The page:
Workshops are a blast, and working with the awesome students at Valencia College were no exception! An officer of the Valencia Photography Group saw my portfolio online, later approaching me to teach a hands-on ‘Night Lighting’ workshop, which would include artificial lighting and natural light techniques. Because I believe that all lighting setups are closely related, I taught in terms of general lighting, with a focus on night and low light. Two people made the workshop a success, including Michelle Renee Mercado was an excellent model.
Before this invitation, I hadn’t thought about night photography as a genre or specific skill-set. As any experienced photographer will tell you, workshops can make you stop and reflect on everything you have learned in a new light; thinking out-loud makes you more conscious of your workflow, and question why you do things a certain way. Looking over my recent portfolio additions, I starting noticing a plethora of night and sunset photography. When and why did that happen?
My Lighting ‘History’
Back in 2004, I began shooting with off camera flashes in my days at the FSView Newspaper, long before the whole strobist trend (which I love, btw). Not for anything creative, per se, but to give people a nice clear pop while shooting indoors. Eventually, I started using the flashes outside, inspired by my college roommate back in 2005, Michael, who started giving me creative ideas about positioning lights underneath, on top, from behind, etc. Rather than using elaborate lighting, we used anything around the house and one 580EX off camera. While I had mostly been a natural light shooter with an off camera fill, Mike challenged me to think in new ways and use the lighting itself as the main feature of the photograph, rather than just as a fill. When the summer ended, I retreated back to my natural light style.
After purchasing the 5D in 2006, I began to develop my hand-held, natural-light, night time photographs; prior to the full frame 5D, most DSLRs were pretty awful at available low light photography. My best examples were at a candle-lit Vietnam Memorial Wall service; my college newspaper, the FSView, used my photos across a several page spread in that weeks edition. Further, shooting clubs for Edge magazine helped me learn night focusing and how to deal with fast changing and unpredictable lights in a dark environment.
When I started shooting weddings and models back in 2008, back came the strobes again. This time, I was armed with a set of 580EXIIs and PW TT5 triggers (which are just awful, I’ve switched to the PW Plus IIs recently and I’m much happier). Multiple modifiers, including softboxes, gobos, umbrellas, gels, etc. Back-lighting, rim-lighting, and center spot beams; from all different directions in different configurations. My lighting setup was portable, elaborate and challenging, giving my photos a unique and fresh, modern edge.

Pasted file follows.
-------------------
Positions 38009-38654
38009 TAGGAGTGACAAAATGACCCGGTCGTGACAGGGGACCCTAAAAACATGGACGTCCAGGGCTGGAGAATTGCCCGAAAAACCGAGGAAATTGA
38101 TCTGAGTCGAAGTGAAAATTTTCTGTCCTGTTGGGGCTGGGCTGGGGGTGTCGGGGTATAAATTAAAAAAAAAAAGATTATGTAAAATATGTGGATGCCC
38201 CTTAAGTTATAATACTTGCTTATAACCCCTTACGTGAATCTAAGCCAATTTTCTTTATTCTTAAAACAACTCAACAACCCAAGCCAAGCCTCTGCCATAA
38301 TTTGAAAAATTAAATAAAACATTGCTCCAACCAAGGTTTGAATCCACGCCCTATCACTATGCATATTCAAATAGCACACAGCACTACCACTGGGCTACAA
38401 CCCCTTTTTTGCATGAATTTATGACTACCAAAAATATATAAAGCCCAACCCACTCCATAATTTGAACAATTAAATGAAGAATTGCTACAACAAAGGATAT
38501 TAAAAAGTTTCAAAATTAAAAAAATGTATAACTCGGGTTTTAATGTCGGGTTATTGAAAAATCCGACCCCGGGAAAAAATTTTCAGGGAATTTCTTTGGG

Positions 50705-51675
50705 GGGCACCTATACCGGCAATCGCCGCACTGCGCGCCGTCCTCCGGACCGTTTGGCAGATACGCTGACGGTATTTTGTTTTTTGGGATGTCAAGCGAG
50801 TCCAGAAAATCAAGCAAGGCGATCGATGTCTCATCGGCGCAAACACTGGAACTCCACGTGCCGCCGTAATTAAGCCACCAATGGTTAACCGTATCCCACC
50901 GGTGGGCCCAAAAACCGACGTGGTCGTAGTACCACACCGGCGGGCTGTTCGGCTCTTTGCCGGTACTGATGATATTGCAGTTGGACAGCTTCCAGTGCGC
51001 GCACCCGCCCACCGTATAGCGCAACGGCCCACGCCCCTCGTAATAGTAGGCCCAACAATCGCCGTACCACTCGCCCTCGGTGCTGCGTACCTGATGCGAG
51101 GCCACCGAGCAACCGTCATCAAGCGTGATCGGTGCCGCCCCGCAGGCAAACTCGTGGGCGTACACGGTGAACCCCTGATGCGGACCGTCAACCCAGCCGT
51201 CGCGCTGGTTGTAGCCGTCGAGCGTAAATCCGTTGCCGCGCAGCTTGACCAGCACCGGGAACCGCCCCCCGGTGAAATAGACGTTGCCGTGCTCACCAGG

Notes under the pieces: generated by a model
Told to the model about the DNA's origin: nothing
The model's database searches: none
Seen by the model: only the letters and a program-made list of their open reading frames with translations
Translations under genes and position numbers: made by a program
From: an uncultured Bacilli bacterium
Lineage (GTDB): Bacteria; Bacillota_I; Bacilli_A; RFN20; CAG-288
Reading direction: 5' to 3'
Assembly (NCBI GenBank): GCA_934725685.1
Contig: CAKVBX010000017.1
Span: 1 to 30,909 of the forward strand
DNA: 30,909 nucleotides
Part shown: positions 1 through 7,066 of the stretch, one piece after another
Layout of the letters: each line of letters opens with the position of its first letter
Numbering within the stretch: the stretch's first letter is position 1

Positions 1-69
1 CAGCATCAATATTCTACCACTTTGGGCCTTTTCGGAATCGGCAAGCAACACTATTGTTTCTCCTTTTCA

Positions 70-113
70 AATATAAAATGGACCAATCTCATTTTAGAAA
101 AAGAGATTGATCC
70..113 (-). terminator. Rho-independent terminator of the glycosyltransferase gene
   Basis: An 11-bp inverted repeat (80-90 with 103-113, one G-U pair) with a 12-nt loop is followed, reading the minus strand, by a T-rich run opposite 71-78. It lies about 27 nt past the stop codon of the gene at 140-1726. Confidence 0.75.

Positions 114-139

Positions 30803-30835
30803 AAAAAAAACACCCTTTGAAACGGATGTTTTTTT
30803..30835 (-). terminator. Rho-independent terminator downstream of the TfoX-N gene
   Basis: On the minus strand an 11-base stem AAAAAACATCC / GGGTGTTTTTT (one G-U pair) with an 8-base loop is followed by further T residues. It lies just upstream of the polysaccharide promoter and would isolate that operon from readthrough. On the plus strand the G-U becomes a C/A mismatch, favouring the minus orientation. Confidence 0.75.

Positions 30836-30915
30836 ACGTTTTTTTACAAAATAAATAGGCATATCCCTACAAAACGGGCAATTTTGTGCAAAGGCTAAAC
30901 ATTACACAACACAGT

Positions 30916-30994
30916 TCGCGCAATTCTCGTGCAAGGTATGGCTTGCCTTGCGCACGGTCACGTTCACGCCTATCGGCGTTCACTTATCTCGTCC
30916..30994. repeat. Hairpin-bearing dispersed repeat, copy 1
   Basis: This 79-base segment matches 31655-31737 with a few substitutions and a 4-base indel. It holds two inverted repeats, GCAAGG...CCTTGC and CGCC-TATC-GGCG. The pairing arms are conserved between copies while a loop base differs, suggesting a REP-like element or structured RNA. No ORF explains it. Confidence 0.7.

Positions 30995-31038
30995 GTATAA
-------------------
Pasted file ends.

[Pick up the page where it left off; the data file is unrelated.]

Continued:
Changing Photo Philosophy
For years, I had been a natural light elitist, a perspective born from a mix of my large format film photography, as well as some intimidation from learning lighting and deciding between the multitude of equipment types. I had success with natural light galleries in the past, but in modern photography, getting the look I wanted was impossible without manipulating available light. I still shoot my classic infrared landscapes for my art exhibitions, but for professional work, I stick with strobe lighting for consistency and vibrance. Plus, I’ve found that strobes can reduced computer time and speed up my commercial and wedding workflow.
After years of experimentation, I’ve begun to simplify my lighting technique again, often bringing only my smallest modifiers, if any, and sticking with one or two lights. Many times, I just shoot bare flash, without needing cumbersome softboxes. Hard light gets a bad name in the digital age, in my opinion. If used correctly, you can still maintain soft, gorgeous skin tones, while giving my work a 3D pop. Simple lighting setups allow you to focus on the shot and get more creative, as well as shoot more angles and locations. This will be the main theme of my workshop. Simple setups and cheap equipment will bring you the best photos. Don’t let the internet or any one workflow tempt you into thinking you need to dump all your money for a special type of look. Instead, look at someones workflow to help you better refine or develop your own style and methodology.